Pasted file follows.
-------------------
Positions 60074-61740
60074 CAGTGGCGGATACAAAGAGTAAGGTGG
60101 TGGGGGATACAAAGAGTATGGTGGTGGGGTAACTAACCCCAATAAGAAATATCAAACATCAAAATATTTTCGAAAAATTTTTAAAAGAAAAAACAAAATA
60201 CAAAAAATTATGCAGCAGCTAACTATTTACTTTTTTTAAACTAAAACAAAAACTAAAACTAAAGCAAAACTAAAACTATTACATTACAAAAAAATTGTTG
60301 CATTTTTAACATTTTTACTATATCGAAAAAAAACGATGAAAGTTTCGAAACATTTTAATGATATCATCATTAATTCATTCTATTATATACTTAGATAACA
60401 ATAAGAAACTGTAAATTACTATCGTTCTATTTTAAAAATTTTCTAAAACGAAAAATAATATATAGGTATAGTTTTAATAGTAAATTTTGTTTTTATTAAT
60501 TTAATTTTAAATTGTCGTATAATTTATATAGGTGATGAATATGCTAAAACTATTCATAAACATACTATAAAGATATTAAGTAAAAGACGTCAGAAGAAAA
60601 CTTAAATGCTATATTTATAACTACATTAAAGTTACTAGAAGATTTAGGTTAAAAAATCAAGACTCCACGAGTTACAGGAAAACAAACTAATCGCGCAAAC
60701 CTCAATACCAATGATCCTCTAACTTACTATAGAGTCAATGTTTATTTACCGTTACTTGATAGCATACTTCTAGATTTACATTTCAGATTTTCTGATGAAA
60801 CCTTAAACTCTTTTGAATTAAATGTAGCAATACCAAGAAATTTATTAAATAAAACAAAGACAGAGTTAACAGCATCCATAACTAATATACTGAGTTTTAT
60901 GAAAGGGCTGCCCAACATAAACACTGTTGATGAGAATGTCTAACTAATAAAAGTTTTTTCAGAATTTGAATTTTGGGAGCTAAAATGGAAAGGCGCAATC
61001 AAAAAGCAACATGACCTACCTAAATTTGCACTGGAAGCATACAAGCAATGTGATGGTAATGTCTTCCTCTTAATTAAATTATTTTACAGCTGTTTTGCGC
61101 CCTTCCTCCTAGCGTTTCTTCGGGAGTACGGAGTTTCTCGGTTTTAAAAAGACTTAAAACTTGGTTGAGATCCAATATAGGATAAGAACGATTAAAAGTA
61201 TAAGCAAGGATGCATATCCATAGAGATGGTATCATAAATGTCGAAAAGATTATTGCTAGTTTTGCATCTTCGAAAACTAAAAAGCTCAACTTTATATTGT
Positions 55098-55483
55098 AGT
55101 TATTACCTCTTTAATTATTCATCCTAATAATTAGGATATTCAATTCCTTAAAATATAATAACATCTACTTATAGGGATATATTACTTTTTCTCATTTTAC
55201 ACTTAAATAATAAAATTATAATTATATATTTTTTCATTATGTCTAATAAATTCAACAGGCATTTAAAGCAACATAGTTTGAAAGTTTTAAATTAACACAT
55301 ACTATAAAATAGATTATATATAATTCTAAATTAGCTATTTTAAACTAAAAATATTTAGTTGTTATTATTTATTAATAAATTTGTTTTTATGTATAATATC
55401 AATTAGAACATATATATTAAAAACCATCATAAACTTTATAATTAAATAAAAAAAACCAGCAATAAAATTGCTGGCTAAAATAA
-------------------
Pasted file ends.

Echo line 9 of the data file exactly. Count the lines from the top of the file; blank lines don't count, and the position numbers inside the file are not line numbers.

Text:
60701 CTCAATACCAATGATCCTCTAACTTACTATAGAGTCAATGTTTATTTACCGTTACTTGATAGCATACTTCTAGATTTACATTTCAGATTTTCTGATGAAA